Today Jil Sander returned to the runway after a seven-year hiatus. This is the second time that she has come back to the house that holds her name, now following in the footsteps of Raf Simons – formidable shoes to fill, even if they are technically your own. Jil needn’t have worried. This was the perfect comeback. She offered a new vision for the house that was so clearly her own – no fuss, no pointless pomp and ceremony, just simple yet directional clothes – without trying to U-turn or usurp any of the progress that Simons brought to the label.
Tailoring was at the heart of the collection. As always, the skill was in the understated variations, in this case the ever-evolving shapes. Jackets ranged from short and tight to oversized shapely cabans and English-style sports jackets. On the bottom half we were offered contrasting visions of sporty drop-crotch board shorts and neat slim cropped trousers. Fabric – Sander’s favourite playground – was appropriately experimental, combining classical weaving structures with new mixes of natural fibre, including high twisted cotton and wrinkle-free mohair crossed with wool and silk.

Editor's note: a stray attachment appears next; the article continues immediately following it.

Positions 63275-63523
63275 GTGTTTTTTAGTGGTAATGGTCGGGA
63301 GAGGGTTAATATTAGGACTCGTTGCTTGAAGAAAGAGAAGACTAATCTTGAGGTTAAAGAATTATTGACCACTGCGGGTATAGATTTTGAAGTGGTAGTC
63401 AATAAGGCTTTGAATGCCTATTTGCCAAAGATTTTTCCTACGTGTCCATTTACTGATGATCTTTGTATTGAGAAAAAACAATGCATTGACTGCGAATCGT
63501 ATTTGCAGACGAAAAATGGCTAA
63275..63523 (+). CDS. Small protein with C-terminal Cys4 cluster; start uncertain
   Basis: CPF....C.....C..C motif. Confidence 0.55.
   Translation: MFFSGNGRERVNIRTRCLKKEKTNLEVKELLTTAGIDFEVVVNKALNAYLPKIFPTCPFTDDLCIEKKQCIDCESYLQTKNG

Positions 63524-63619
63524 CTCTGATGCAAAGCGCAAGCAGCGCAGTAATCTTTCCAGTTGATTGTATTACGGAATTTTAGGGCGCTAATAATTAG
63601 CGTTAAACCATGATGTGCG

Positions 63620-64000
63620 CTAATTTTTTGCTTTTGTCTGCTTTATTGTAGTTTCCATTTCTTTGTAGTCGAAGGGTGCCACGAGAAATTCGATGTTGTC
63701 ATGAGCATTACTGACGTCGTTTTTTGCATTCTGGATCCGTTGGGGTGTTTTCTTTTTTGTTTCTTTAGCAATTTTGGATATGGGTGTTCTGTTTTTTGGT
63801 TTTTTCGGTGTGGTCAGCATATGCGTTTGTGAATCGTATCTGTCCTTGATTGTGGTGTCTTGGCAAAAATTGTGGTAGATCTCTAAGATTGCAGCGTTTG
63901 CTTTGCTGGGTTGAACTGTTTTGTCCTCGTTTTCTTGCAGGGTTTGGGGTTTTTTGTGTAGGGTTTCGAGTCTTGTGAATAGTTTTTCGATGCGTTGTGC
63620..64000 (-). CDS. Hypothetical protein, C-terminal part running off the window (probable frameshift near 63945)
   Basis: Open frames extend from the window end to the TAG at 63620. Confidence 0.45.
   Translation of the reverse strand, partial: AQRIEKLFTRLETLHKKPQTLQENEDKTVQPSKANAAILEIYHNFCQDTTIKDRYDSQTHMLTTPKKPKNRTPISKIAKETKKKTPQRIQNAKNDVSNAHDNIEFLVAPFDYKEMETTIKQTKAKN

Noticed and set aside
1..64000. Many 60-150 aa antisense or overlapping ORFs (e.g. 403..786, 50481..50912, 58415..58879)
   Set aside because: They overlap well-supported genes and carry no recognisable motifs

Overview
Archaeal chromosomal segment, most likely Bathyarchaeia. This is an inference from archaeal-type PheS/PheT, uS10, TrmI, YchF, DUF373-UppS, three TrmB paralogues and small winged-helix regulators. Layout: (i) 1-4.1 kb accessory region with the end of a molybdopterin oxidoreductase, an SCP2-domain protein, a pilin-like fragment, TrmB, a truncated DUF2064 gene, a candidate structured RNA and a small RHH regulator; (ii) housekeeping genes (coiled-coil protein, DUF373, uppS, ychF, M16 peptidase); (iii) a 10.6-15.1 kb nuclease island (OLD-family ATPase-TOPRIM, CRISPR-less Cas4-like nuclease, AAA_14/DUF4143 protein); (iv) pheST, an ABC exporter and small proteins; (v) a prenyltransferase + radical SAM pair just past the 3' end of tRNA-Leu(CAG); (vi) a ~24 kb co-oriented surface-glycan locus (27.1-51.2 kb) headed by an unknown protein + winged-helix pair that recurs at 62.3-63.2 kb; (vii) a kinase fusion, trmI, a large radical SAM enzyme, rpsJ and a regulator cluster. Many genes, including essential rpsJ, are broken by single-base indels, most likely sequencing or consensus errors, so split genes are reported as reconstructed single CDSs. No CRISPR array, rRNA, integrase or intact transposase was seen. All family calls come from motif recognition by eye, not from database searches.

The colour palette was simple, driven by primary brights. This was Sander’s unique version of colour blocking. The models, rather than the items, were blocked, sent out in a series of matching head-to toe colours, starting with blue then moving through to yellow, green and red. Slightly different tones were paired together – most successfully in a look that matched a deep inky navy suit with a lighter indigo shirt.
Sander never misses a trick – the repetitive sea of whole-body colour was broken up with some patterned pieces that kept the collection fresh and young. Drawing on the work of German abstract painter Binky Palermo and American minimalist artist Robert Mangold, she offered geometric printed knitwear and playful polka-dot matchy-matchy ensembles.
Throughout the collection, the varying shapes and tones were tied together by Sander’s signature touches – button-less cuffs, perfect white shirts and clean leather accessories. A fun detail that particularly took my fancy was the bold colour pop (including a perfect candy pink) on the soles of shoes, a hangover from Raf's days.
The strongest section of the show was the last - a series of crisp tight white pieces that cleansed the palette after the last few shots of colour. Funnily enough it was that same cooling, clear white that Jil Sander opted for when she made her first (short-lived) return to the label on the womenswear runway for S/S 2004. We can only hope that this time she’ll stay put longer.